Diet Is Not a Bad Word (& Neither Is Fat)

It's January, and the gyms are packed with the freshly-resolved. In the wake of holiday overindulgence, some of us are newly focused on our health and fitness goals for the year ahead.

Which is the politically correct way of saying what's really true: that I ate 40 million cookies, candy, crackers, and other assorted treats during the last few months and now I have some weight to lose.

Not weight, actually. Fat. I have some extra FAT on my body, and I would like to get rid of it. I keep hearing about how fat is a bad word now and it's horribly offensive and no one should say it ever, but give me a break. I ate too much and I worked out too little and I gained some pounds (of FAT) that I am now working to get rid of via exercise and another bad word: a DIET.

And damn it, I'm tired of hearing that I'm contributing to the anti-fat stigma by saying this. Or that I'm saying you're fat. Or that I have expressed any opinion whatsoever about anyone's body other than my own.


I believe that size discrimination is very real and it totally and completely sucks. I believe it's possible to be healthy at any size, and that a person's weight isn't necessarily indicative of their fitness level or eating habits. I believe that for many people, there are factors unrelated to willpower that make weight loss incredibly difficult. I don't believe anyone's character should be judged by their personal appearance.

But I don't believe fat is a bad word. I don't believe that my choice to improve my fitness and lose weight should be judged.

I saw something posted on Facebook a couple weeks ago that captured some of the problem I have with the increasing sensitivity around the issue of weight loss. The author of the post was writing about a recent New York Times article titled "The Fat Trap," which discussed the biological and metabolic reasons why many obese dieters cannot maintain weight loss over time. As the Times author Tara Parker-Pope put it, "[The] sobering reality: once we become fat, most of us, despite our best efforts, will probably stay fat."

The blog author was, apparently, annoyed that Parker-Pope seemed unwilling to succumb to this reality:

Here’s research, right here in your face, saying that almost nobody can do this, and the few who do don’t seem particularly happy about what they have to sacrifice to maintain it ... yet you hate yourself for not being able to do it anyway, and will fall out the window with that Superman cape on again and again, hoping for a strong enough breeze? Yeesh.

She goes on to say,

I deserve a life too, and I’m not going to devote the time that’s pissing away rapidly on the hourglass to counting every single thing I put in my mouth, and sweating it all off for hours, and bargaining with myself about whether I can have a single bite of something when I’m shaking from hypoglycemia, and drinking enough water before bed so I can fall asleep with my stomach full, and hoping I don’t have to wake up to pee because then I’ll be hungry again? Maybe that’s “a life” for some people. But it will never, ever be one for me.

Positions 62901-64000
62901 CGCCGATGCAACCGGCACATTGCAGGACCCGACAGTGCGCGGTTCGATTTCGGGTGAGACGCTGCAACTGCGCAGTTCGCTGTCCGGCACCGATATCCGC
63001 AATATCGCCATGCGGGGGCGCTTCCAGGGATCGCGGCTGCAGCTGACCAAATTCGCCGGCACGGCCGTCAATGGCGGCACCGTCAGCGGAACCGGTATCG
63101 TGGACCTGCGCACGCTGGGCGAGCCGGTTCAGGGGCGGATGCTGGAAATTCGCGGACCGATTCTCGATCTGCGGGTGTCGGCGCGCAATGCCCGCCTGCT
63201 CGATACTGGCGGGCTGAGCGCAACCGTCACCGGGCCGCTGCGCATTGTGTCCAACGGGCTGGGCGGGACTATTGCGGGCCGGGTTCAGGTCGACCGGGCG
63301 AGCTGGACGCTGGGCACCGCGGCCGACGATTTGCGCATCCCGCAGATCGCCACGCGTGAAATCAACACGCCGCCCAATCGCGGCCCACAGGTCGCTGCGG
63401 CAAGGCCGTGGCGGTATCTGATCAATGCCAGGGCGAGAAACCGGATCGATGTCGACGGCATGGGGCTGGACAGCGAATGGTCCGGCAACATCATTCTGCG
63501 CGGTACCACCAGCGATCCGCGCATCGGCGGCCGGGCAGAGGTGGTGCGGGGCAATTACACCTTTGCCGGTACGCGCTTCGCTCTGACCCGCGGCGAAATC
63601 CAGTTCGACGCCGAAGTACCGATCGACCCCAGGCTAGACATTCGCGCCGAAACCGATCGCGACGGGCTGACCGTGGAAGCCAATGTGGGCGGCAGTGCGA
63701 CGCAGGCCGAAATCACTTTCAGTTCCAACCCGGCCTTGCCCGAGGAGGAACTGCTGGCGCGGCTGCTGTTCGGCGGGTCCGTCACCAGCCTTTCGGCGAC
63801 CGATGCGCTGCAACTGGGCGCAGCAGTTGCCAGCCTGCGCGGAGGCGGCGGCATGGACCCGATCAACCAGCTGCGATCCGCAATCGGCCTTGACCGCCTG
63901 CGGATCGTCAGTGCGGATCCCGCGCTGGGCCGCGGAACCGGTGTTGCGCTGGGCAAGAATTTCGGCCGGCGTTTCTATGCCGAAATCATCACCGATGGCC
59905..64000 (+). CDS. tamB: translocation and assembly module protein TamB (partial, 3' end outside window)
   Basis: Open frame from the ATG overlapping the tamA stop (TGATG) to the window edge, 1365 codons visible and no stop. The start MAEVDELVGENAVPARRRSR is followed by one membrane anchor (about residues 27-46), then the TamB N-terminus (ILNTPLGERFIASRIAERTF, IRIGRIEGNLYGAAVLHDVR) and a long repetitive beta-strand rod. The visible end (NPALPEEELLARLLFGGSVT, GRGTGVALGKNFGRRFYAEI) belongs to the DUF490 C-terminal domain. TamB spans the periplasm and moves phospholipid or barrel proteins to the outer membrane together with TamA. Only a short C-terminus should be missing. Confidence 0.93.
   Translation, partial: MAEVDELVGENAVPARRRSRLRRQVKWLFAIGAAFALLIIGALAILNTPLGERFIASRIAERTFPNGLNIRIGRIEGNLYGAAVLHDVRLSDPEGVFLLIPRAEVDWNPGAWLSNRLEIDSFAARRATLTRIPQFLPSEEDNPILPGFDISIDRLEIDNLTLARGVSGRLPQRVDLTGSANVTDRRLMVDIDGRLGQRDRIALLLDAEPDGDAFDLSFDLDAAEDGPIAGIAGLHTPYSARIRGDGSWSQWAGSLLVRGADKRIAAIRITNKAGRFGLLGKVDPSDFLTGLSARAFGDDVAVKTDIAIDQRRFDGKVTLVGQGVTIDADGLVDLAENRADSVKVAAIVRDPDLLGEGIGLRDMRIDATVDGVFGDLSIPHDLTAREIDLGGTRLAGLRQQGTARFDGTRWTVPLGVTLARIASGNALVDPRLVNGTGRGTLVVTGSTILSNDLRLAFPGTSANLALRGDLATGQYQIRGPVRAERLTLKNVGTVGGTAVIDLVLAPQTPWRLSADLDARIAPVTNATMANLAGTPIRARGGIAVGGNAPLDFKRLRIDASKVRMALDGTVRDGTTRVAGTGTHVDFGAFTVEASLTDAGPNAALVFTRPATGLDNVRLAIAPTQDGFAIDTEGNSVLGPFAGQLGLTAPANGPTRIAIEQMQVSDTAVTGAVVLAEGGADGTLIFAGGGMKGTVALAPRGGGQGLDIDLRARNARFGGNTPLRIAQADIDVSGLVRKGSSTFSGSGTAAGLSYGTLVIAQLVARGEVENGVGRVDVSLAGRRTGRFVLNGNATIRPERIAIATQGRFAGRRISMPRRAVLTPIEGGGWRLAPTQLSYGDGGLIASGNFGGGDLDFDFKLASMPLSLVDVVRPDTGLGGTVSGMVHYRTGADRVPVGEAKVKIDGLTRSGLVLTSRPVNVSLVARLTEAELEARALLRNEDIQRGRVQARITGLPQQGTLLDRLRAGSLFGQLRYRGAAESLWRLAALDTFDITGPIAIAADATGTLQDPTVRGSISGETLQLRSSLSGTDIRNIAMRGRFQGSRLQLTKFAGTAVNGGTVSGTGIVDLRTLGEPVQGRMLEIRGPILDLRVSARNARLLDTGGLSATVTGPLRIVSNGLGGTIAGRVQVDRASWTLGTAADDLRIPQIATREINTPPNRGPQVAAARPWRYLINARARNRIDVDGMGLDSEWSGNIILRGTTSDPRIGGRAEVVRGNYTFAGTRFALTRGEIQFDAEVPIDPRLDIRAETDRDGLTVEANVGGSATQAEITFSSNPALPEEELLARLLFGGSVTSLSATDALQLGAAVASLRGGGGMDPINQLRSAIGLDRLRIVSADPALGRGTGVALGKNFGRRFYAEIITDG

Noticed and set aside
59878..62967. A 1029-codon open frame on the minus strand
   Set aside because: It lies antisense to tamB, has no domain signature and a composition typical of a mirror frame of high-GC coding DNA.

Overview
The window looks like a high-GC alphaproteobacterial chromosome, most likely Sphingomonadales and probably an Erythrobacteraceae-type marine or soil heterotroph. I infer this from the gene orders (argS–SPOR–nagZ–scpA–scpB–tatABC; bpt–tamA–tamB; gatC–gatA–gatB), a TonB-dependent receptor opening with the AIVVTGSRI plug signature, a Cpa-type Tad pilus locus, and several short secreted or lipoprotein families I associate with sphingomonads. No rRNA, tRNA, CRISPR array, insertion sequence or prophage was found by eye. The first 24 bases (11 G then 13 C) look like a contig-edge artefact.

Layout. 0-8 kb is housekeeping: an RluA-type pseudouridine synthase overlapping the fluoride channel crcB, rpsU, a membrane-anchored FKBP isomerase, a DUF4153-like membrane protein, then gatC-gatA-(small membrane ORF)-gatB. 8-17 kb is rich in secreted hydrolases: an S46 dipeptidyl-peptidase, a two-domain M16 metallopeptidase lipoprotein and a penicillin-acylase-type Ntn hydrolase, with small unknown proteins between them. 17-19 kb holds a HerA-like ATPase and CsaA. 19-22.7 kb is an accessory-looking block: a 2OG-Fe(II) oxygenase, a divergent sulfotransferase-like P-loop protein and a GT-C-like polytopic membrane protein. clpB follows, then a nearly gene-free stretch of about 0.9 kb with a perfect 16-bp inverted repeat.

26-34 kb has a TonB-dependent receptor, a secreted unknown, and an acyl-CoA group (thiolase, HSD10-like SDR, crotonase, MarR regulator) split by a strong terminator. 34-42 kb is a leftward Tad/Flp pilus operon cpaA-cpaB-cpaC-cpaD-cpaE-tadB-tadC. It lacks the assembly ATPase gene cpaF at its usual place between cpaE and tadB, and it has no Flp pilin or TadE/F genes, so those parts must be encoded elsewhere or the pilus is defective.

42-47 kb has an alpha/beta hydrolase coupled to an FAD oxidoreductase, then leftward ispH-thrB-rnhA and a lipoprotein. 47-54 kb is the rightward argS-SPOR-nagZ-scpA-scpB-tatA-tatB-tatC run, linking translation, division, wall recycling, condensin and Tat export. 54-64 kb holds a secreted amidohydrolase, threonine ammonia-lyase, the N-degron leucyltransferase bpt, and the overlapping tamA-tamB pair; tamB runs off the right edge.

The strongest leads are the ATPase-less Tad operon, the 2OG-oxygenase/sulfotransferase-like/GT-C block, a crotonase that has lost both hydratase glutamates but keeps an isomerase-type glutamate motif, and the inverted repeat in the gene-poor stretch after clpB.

I assume she's referring to what it would take for an obese person—one plagued by the factors that complicate weight loss that were mentioned in the original article—to shed some pounds, and I understand someone making a personal choice not to pursue an effort you wholeheartedly believe will ultimately fail.

The thing is, that's not the one and only acceptable choice. Not everyone has to sweat for hours on end or curl up with hunger pains to lose weight. For me, I know exactly what I need to do to get back in my favorite jeans, because I've done it before: I need to stop eating like I'm a human garbage disposal, and I need to work up a decent sweat for, say, half an hour each day. That's hardly a torturous lifestyle, as much as I might miss those cookies.

I'm not saying that my experience is the norm. I'm saying there is no norm—or at least if you believe the various explanations that are constantly being batted around for why we're such an overweight society, there are far too many complicating factors for there ever to be a norm.

But sometimes, just sometimes, we get fat because we eat too much fucking food. That's exactly why I outgrew my jeans. Taking a no-bullshit look at my exercise and eating habits and choosing to make improvements not only helps me feel better about myself, it improves my mood, gives me more energy, and makes me a better parent. I guess that's "a life" I'm willing to pursue.

Here's what I think: if the only way you can make peace with your body is by bashing everyone else who tries to lose weight, there's something wrong. God knows there are all sorts of messed up cultural issues around body image and the last thing I want to do is contribute to anyone's personal struggle in that arena, but I'm sick of the increasingly prevalent attitude that weight loss is a shallow, useless, and stigmatizing pursuit.

It's like we've reacted to the unhappy realities of size discrimination by striking out against anyone who tries to change their size. To me, it seems like we missed a step in there. Somewhere the message of acceptance got replaced with intolerance.

How else can you explain how it affects anyone other than me to say that I'm on a (d-word) to lose some (f-word)?

Image via Flickr/_minitrue

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